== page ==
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Opposition to Trudeau handgun ban grows

Updated: Nov 21, 2020

Despite the recent reiteration of their promise to allow municipalities to ban handguns, the Trudeau Liberals are facing increasing opposition to their plan, both from a provincial and municipal level.

Back in June, the province of Saskatchewan amended their law to limit "the ability to ban firearm and handgun ownership within the province through new local municipal bylaw."

At the time, Premier Scott Moe, just recently re-elected with a majority government, said "They [the feds] have chosen to make a decision to move forward on a, essentially, firearm ban that is expanding day-by-day — by stealth, on their website.”

Moe explained that Saskatchewan's changes are aimed at preventing a patchwork of firearms rules across the province.

The Albertan government also set up a panel to combat increased firearms restrictions from the feds and explore empowering the province with more control over firearms legislation.

Premier Jason Kenney, speaking on the issue, stated: “Put simply, while some in Ottawa believe in targeting legally-purchased inanimate objects, Alberta believes in targeting actual criminals who represent a threat to public safety.”

In Ontario, Premier Doug Ford has also previously stated his opposition to a municipal handgun ban with a government spokesman telling The Globe that: “We invite the Prime Minister to explain how targeting legal firearms owners will help take illegal firearms off our streets and protect our communities from criminals.”

On a municipal level, even previous proponents of the ban like Mayor John Tory of Toronto have changed their position, instead calling for a straight up national ban, no doubt to avoid the complexities such a law would bring to an area like the GTA with its various regions of municipal government.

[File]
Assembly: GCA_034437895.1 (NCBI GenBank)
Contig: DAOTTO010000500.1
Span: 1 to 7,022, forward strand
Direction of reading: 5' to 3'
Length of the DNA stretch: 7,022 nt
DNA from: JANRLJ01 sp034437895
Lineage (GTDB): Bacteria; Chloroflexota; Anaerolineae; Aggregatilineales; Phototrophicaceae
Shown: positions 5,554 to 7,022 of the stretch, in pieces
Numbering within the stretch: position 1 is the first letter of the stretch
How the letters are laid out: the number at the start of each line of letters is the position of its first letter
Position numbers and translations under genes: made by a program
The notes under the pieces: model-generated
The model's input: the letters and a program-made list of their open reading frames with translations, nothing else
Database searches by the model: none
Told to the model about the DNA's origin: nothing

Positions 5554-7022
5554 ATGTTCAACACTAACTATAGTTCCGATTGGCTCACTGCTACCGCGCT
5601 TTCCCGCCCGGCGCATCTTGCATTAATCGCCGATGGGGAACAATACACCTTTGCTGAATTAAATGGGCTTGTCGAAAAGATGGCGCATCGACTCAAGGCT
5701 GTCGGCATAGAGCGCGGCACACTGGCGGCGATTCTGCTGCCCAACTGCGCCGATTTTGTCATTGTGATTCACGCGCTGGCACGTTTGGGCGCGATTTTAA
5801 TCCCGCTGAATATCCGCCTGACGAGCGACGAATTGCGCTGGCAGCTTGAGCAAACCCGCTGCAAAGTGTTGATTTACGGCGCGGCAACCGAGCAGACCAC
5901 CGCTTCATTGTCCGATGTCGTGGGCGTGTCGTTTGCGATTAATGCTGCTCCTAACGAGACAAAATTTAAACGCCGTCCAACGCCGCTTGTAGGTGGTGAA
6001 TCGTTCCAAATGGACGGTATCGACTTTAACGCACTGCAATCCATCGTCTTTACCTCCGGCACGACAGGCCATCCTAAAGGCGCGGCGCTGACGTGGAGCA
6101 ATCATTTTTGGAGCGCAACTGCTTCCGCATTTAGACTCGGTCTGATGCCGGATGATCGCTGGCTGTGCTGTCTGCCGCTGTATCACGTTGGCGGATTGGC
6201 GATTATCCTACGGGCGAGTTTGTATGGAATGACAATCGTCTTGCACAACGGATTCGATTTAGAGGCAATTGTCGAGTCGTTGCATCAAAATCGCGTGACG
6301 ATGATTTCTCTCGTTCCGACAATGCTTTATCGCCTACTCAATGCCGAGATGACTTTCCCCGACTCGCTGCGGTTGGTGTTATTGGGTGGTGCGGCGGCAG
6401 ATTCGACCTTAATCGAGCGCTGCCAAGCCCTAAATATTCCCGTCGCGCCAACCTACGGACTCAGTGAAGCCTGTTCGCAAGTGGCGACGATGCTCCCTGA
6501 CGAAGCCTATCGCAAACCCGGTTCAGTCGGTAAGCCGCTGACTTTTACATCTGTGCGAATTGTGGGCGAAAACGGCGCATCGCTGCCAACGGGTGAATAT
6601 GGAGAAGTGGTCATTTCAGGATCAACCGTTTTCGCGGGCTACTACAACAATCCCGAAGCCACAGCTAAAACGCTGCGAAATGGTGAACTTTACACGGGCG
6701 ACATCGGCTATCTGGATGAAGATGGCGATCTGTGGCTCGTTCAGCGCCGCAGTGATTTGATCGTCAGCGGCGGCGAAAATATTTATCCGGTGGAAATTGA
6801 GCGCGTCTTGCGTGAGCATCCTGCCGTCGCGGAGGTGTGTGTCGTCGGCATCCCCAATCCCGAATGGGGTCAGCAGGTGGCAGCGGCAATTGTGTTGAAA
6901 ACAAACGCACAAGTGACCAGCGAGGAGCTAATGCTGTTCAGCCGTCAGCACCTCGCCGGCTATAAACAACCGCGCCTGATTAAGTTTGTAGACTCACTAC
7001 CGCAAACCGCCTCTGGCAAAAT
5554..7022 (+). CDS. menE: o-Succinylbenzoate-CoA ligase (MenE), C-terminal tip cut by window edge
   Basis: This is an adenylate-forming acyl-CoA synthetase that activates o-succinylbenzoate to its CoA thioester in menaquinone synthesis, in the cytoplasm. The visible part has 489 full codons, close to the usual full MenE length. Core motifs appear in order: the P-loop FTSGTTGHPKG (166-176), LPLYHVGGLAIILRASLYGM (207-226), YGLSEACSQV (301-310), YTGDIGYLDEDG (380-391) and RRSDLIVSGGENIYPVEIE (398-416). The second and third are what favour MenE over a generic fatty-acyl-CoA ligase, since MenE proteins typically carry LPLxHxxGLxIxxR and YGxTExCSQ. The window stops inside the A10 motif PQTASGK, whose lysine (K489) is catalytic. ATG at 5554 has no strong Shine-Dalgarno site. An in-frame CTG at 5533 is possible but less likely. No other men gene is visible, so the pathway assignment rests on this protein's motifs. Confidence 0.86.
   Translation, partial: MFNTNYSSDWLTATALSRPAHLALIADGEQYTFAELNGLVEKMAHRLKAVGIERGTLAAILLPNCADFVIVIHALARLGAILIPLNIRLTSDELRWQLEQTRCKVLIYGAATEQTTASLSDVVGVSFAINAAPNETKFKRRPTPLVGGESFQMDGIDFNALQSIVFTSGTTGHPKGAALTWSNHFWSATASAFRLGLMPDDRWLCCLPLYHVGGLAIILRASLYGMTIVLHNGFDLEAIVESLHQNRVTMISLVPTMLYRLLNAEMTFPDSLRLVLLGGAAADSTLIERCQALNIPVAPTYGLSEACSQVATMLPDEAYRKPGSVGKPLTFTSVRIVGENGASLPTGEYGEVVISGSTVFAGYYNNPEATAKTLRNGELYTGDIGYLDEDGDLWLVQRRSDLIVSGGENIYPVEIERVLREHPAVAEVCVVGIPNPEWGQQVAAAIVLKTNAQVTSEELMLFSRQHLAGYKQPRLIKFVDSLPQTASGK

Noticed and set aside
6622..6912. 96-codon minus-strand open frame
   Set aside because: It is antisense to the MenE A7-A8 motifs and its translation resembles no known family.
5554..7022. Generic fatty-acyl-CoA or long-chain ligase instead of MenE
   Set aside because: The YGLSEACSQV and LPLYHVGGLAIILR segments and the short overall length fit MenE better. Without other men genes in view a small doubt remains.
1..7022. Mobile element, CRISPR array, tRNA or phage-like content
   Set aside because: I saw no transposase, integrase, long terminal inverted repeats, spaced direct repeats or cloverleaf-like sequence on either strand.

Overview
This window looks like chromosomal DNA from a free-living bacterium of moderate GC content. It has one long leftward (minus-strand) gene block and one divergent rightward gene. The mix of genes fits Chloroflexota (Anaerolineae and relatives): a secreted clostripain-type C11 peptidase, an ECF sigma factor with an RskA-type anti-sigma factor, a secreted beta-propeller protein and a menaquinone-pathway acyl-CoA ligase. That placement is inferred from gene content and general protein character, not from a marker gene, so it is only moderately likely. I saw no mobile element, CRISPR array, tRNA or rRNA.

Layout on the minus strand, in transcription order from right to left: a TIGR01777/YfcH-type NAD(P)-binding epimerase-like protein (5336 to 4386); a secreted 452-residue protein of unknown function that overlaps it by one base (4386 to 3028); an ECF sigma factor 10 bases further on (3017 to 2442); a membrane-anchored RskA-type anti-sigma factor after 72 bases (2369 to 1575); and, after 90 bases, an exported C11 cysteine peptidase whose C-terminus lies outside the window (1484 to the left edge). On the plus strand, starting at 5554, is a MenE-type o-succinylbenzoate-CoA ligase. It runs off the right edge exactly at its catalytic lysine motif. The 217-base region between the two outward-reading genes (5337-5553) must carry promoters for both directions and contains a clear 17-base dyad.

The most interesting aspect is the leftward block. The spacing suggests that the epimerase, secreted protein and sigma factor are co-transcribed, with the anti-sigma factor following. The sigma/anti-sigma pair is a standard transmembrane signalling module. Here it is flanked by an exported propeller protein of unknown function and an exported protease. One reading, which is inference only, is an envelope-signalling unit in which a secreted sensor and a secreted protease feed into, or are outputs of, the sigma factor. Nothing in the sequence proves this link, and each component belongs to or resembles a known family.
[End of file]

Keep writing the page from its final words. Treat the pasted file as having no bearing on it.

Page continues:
The Ottawa based newssite iPolitics, not exactly known for conservative or pro gun rights reporting, ran a story in March of this year that found almost no support for the Liberals plans to ban handguns on a municipal level.

The Mayor of Cold Lake, AB, Craig Copeland, told The Buffalo Tribune that Cold Lake city council does not support the federal government's efforts to ban firearms:

“There was tremendous support from western municipalities to our request that municipalities write to the Prime Minister and the Minister Blair voicing their concerns about the gun ban. Over thirty municipalities from Manitoba, Saskatchewan and Alberta have jumped on board. We have written to the Prime Minister and Minister Blair in an official letter in June but unfortunately no reply back from the federal government,” said Copeland.

Sheldon Clare, the president of the firearms advocacy group the National Firearms Association, praised the letter from Cold Lake, calling it a “sensible response to a federal Liberal policy which has nothing to do with public safety and everything to do with civil disarmament.”

Copeland went on to say “The federal government is more than $20 million in arrears to the City of Cold Lake – a community of just under 15,000 people. Perhaps the federal government should honour its own legislation and help municipalities fund services such as police, crime reduction strategies, and social programs. Instead, the feds will spend untold millions more to buy legally owned guns from Canadians who have committed no crime.”

While the Mayor of Vancouver, Kennedy Stewart, a former NDP Member of Parliament, has said he would happily implement a handgun ban if permitted by the feds, his position seems to be well out of step with the majority of provincial and municipal leaders across the country.

It appears that Trudeau and his Public Safety Minister Bill Blair will have their hands full trying to get their unpopular, ineffective and ideologically driven legislation passed.

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